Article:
Lesson #2: The second time is before the plague of ‘Arov, wild beasts. There, Moshe said that although the animals will attack all Egyptians, God will distinguish the Jewish neighborhood of Goshen in that they will not suffer from the plague. In this instance, Moshe said (8:18), “לְמַעַן תֵּדַע כִּי אֲנִי יְקֹוָק בְּקֶרֶב הָאָרֶץ” – “So that you’ll know that I am Hashem in the midst of the land.”
This demonstrated that God treats us differently from all other people. Egypt will suffer from the wild animals, but the plague will be completely absent from our community. Hashem chooses whomever He wishes to be His protected people.
Lesson #3: The third time is before the plague of Barad, hail. Here, Moshe warned Pharaoh that this plague would be multi-faceted (“אֲנִי שֹׁלֵחַ אֶת־כָּל־מַגֵּפֹתַי” – “I am sending ALL My plagues”), harming all manner of vegetation and creature. It would be the most devastating plague to date. Moshe then said (9:14), “בַּעֲבוּר תֵּדַע כִּי אֵין כָּמֹנִי בְּכָל־הָאָרֶץ” – “In order that you’ll know there is none like Me in all the land.”
You might argue: What’s so remarkable about the Jews? Other nations have powerful gods also. We can pit our gods against yours! The Jewish God is different: He is omnipotent and controls all the different forces that bring about the great destruction from the hail. Don’t mess with the Jewish people, because their God will decimate yours.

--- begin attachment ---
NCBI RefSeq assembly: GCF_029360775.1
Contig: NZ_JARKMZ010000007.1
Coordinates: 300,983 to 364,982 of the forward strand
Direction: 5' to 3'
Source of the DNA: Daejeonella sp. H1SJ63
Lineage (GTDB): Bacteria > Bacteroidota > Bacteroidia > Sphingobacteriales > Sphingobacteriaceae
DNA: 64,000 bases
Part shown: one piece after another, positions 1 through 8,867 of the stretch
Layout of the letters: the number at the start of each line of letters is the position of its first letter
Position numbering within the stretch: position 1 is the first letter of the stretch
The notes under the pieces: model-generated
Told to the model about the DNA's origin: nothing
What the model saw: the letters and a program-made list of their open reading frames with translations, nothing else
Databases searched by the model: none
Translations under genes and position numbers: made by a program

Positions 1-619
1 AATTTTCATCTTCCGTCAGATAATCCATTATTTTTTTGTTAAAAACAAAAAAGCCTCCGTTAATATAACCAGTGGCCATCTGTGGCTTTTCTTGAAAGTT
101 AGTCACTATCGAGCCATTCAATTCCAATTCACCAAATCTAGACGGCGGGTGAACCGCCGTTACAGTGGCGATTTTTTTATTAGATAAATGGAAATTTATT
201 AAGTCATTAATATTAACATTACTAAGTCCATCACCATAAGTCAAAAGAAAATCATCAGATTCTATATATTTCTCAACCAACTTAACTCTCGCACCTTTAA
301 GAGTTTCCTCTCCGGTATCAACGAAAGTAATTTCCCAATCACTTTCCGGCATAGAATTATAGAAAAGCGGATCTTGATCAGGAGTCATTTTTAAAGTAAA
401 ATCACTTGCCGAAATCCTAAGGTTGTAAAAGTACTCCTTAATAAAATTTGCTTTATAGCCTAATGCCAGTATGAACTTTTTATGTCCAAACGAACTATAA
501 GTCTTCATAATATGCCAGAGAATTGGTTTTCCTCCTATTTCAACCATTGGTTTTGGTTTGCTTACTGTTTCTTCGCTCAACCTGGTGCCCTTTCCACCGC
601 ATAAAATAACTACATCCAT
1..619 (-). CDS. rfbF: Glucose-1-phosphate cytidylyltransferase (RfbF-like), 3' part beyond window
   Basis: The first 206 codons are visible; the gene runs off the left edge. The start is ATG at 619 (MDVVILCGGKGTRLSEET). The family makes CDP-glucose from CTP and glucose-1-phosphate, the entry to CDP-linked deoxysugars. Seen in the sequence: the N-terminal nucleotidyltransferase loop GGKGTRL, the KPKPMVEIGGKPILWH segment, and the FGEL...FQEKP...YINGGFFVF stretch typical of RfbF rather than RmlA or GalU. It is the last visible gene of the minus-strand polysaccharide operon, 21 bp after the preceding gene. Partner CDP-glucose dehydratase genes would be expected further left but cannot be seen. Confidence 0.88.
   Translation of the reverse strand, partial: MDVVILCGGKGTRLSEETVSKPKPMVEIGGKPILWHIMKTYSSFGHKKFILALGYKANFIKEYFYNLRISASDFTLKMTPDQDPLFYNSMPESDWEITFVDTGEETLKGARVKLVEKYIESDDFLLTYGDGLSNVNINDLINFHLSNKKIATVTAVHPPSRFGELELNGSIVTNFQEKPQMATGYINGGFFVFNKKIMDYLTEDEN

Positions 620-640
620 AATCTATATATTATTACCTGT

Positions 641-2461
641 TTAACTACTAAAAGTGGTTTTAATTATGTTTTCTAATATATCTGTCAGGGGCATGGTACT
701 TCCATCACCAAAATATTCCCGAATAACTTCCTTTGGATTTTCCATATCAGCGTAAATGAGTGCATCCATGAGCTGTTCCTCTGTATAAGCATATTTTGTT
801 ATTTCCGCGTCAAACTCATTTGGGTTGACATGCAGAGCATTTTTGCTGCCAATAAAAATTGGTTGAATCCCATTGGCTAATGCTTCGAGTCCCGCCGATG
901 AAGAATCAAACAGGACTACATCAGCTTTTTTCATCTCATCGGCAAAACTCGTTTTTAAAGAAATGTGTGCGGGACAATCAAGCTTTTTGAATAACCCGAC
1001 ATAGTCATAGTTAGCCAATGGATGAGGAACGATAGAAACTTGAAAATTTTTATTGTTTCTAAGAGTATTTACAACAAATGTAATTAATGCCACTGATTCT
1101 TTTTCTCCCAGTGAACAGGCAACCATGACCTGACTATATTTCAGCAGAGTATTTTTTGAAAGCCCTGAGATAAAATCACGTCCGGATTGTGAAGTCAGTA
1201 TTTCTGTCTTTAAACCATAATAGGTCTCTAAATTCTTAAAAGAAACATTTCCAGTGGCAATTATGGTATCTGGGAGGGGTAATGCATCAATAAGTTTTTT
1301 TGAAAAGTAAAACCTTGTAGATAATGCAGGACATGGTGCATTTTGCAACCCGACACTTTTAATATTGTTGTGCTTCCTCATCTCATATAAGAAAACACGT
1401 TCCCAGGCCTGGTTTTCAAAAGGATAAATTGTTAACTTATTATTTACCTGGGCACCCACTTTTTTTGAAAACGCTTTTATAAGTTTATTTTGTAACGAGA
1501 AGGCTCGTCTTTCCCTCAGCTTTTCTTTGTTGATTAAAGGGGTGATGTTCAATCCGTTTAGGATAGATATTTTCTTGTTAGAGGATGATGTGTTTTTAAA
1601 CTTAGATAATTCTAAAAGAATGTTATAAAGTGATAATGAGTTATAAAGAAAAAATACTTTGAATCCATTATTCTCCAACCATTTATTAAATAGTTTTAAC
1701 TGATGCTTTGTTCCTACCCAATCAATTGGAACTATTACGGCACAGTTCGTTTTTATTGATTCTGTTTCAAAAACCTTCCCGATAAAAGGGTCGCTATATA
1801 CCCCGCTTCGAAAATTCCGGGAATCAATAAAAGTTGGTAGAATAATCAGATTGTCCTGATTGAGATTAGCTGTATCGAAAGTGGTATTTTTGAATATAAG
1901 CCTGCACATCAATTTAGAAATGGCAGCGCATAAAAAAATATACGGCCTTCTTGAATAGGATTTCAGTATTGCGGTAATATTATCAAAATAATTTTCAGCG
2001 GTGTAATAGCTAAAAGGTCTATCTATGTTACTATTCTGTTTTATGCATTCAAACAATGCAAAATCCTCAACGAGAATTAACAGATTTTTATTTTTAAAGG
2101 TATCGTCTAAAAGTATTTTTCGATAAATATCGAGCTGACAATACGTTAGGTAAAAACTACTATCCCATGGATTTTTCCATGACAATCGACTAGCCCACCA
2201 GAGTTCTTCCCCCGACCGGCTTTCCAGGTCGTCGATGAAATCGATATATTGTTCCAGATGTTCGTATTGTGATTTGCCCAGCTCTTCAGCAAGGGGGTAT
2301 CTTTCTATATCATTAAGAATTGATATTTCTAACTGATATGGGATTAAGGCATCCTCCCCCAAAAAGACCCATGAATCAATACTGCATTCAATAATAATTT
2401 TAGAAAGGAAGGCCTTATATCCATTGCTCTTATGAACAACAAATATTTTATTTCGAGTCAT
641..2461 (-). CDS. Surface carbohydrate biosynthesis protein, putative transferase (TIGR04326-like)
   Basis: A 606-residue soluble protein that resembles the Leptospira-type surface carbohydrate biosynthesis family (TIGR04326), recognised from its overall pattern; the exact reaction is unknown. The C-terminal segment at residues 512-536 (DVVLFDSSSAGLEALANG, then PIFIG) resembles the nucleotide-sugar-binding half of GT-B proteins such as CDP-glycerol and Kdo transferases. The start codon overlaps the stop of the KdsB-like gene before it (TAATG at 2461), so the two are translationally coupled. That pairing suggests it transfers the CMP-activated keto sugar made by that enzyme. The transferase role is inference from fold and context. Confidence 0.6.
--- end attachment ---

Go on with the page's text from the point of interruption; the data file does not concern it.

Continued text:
Lesson #4: The fourth and final time is when Pharaoh asked Moshe to stop the hail. Moshe agreed, but told Pharaoh that he, Moshe, first needed to “leave the city,” spread out his hands before God, and only then would the plague stop. Here, Moshe said (9:29), “לְמַעַן תֵּדַע כִּי לַיקֹוָק הָאָרֶץ” – “So that you know that the land belongs to Hashem.”
Pharaoh, you might argue: even though the Jews are entitled to pray to their God, why do they need to go to the desert to do so? The answer is that God owns the entire earth, and decides where and how He wishes to be worshipped. This argument is also important for future generations to know that Hashem assigned the Jews as the proprietors of Eretz Israel (compare with Rashi to Gen. 1:1).
This is why Moshe needed to leave the city in order to pray at a specific place for a reprieve from the hail, something which he didn’t do when praying over the other plagues. This indicated that there are distinct places that are more propitious for Divine connection.
These four lessons, taken together – (1) Hashem is completely responsive to the Jewish people’s needs; (2) Hashem distinguishes the Jews from others by protecting them amidst others’ suffering; (3) the Jews’ God is more powerful than any other nation’s god or power; (4) Hashem particularizes special places that He reserves for the Jewish people – bear witness to the specialness of the Jewish people.
Despite all our efforts to reach out to the rest of humanity and to be part of the family of man, we must still acknowledge that at the end of the day, this is the resounding undercurrent of the entire Torah. The world has been trying to beat us down, accusing us of terrible things simply because we won’t roll over and die, and because we won’t allow our mortal enemies to continue killing us.
While it may not be healthy to dwell on the idea of chosenness, it’s times like these when it’s worthwhile remembering. May we always assume that mantle responsibly, with humility and dignity, until we can unite with all humanity at the time of the Redemption, bb”a.